etc. including their bosonic isotopes if one uses multi-

photon excitation of the clock transition[24], [25].

In this paper we study the effect of the atom dynamics

in the lattice on the clock performances. In ref.[22], it is

implicitly assumed that each microtrap can be treated

separately as a quadratic potential in which case the

situation is very similar to the trapped ion case and

then fully understood[5]. With an inaccuracy goal in the

10−17− 10−18range in mind (corresponding to the mHz

level in the optical domain), we shall see later on, that

this is correct at very high trap depths only. The natural

energy unit for the trap dynamics is the recoil energy

associated with the absorption or emission of a photon of

the lattice laser, Er=

lattice laser and mathe atomic mass. For Sr and for the

above accuracy goal the trap depth U0 corresponding to

the independent trap limit is typically U0= 100Er, which

corresponds to a peak laser intensity of 25kW/cm2.

For a number of reasons however, one would like to work

¯ h2k2

2mawith kLthe wave vector of the

L

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0-7803-9052-0/05/$20.00 © 2005 IEEE.

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with traps as shallow as possible. First, the residual shift

by the trapping light of the clock transition is smaller

and smaller at a decreasing trap depth. The first order

perturbation is intrinsically cancelled by tuning to the

magic wavelength except for a small eventual tensorial

effect which depends on the hyperfine structure of the

atom under consideration. Higher order terms may be

much more problematic depending on possible coinci-

dences between two photon resonances and the magic

wavelength[22], [26]. The associated shift scales as U2

The shifts would then be minimized by a reduction of U0

and its evaluation would be greatly improved if one can

vary this parameter over a broader range. Second, for some

of the possible candidate atoms, such as Hg for which the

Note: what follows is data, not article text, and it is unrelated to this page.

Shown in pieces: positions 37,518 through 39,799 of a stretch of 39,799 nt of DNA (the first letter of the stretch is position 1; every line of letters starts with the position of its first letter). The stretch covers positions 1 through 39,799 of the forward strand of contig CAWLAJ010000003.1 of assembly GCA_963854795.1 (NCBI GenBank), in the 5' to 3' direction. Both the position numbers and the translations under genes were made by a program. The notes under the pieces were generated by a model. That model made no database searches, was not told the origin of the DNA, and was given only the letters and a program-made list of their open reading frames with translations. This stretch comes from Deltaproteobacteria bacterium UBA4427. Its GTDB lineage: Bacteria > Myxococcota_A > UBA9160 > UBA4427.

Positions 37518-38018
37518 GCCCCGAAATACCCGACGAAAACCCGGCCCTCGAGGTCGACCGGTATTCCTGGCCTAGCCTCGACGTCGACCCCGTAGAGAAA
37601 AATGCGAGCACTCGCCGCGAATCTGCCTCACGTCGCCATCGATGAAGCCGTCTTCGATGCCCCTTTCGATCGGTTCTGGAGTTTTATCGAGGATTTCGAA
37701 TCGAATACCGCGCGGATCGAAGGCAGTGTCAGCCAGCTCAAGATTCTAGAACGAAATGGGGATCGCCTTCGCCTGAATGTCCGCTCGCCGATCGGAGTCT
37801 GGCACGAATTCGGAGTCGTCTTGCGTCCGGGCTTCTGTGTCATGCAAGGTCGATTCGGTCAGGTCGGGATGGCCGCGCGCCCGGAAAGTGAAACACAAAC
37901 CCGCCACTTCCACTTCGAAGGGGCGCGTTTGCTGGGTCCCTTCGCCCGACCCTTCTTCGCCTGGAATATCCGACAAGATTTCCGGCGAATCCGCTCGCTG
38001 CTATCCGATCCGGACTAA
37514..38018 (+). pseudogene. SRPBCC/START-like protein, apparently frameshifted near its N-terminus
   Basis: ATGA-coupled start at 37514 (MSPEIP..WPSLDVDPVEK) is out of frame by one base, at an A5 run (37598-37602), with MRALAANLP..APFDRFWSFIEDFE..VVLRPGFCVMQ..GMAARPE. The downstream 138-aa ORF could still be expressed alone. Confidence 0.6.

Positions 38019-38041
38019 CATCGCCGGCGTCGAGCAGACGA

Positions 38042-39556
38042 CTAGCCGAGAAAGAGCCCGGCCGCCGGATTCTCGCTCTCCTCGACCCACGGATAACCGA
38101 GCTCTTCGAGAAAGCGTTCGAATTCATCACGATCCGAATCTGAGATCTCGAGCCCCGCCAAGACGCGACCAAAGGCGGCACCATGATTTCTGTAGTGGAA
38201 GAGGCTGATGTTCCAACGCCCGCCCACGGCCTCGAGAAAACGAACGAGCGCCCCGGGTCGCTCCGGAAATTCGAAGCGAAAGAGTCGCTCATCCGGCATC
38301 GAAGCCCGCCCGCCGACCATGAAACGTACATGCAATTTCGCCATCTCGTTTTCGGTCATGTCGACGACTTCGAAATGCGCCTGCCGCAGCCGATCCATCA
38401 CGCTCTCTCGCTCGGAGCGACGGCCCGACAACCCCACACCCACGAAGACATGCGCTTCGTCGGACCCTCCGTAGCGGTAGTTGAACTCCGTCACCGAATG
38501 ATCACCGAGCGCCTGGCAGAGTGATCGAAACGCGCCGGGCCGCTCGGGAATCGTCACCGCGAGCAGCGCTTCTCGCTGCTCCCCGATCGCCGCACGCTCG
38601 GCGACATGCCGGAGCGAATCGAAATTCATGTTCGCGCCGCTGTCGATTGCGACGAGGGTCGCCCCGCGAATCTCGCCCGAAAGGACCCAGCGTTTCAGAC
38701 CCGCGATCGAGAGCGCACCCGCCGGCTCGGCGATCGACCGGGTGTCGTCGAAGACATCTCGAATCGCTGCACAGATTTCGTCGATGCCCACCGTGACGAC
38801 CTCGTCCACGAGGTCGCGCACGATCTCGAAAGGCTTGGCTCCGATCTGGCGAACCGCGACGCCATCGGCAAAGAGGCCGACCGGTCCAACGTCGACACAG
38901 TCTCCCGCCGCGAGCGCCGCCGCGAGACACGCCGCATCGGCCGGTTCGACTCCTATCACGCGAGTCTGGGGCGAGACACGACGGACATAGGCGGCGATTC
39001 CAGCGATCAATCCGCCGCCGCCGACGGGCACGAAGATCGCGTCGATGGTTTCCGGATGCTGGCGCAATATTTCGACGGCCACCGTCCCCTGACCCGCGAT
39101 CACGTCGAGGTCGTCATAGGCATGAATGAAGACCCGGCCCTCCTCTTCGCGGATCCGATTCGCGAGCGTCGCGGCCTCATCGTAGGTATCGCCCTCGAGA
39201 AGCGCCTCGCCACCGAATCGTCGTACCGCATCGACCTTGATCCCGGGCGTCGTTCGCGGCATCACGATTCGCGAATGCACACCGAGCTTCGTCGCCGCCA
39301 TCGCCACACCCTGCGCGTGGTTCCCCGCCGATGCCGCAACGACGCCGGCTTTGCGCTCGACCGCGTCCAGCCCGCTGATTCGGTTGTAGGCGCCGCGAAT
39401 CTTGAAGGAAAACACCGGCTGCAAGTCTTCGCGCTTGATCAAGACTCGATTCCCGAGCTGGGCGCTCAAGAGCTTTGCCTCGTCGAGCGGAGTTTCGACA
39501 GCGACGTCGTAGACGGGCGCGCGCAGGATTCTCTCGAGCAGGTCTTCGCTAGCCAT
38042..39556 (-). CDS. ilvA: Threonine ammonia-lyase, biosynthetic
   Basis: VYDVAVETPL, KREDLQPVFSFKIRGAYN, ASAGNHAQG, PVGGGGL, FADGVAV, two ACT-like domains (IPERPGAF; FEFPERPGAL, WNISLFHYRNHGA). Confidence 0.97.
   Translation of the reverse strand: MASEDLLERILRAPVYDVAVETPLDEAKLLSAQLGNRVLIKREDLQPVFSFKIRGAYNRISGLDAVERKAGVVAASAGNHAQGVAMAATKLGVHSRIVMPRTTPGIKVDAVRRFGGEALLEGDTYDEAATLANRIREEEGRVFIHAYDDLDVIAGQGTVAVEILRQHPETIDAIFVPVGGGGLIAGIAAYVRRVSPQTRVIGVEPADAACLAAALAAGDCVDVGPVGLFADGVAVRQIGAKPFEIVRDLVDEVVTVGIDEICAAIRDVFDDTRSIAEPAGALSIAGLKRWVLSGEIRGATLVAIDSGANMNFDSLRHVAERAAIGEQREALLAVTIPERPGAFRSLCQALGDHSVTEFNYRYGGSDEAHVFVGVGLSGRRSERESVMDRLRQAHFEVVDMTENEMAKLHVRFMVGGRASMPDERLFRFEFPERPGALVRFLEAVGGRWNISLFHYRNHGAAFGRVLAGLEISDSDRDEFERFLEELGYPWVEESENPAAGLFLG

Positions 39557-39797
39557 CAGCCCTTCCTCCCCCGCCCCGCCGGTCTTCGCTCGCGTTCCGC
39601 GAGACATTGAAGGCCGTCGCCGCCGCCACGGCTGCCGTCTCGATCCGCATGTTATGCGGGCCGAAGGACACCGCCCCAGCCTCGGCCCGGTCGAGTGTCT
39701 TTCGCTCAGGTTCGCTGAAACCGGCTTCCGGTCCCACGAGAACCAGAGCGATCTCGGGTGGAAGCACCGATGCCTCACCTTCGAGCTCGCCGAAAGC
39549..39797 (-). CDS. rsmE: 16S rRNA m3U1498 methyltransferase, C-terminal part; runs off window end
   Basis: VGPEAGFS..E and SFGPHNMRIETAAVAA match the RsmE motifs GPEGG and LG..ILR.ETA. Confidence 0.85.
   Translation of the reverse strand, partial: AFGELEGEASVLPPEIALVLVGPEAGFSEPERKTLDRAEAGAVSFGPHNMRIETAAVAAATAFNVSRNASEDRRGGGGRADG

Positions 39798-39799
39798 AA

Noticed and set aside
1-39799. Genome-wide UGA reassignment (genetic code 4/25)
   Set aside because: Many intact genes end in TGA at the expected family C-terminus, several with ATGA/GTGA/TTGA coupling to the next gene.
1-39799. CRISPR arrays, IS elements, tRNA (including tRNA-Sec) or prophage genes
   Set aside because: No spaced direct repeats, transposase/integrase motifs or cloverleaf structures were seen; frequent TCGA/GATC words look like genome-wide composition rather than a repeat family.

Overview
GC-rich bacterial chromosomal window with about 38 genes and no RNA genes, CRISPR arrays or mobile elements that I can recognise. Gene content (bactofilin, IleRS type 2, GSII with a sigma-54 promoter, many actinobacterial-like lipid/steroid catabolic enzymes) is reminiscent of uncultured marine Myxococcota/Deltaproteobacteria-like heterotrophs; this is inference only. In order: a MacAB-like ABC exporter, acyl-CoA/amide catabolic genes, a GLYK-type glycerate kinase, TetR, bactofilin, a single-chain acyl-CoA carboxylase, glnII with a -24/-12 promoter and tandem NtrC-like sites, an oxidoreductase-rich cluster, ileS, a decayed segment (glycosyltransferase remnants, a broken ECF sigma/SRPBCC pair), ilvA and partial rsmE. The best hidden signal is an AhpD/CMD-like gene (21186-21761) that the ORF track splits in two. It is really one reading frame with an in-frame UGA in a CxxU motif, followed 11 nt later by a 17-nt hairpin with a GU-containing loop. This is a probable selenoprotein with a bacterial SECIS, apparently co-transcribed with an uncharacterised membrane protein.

magic wavelength is about 340 nm, two-photon ionization

can occur which may limit the achievable resonance width

and lead to a frequency shift. Finally, technical aspects like

the required laser power at the magic wavelength can be

greatly relaxed if one can use shallow traps. This can make

the experiment feasible or not if the magic wavelength is

in a region of the spectrum where no readily available

high power laser exists, such as in the case of Hg. For this

atom, a trap depth of 100Er would necessitate a peak

intensity of 500kW/cm2at 340nm.

When considering shallow traps, the independent trap

limit no longer holds, and one cannot neglect tunnelling of

the atoms from one site of the lattice to another. This leads

to a delocalization of the atoms and to a band structure in

their energy spectrum and associated dynamics. In section

III we investigate the ultimate performance of the clock

taking this effect into account. We show that depending

on the initial state of the atoms in the lattice, one faces

a broadening and/or a shift of the atomic transition of

the order of the width of the lowest energy band of the

system. For Sr, this requires U0of the order of 100Erto

ensure a fractional inaccuracy lower than 10−17.

The deep reason for such a large required value of U0

is that site-to-site tunnelling is a resonant process in a

lattice. We show in section IV that a much lower U0

can be used provided the tunnelling process is made non-

resonant by lifting the degeneracy between adjacent sites.

This can be done by adding a constant acceleration to the

lattice, leading to the well-known Wannier-Stark ladder

of states[27], [28]. More specifically, we study the case

where this acceleration is simply the Earth’s gravity. The

experimental realization of the scheme in this case is then

extremely simple: the atoms have to be probed with a laser

beam which propagates vertically. In this configuration,

trap depths down to U0∼ 5Er can be sufficient for the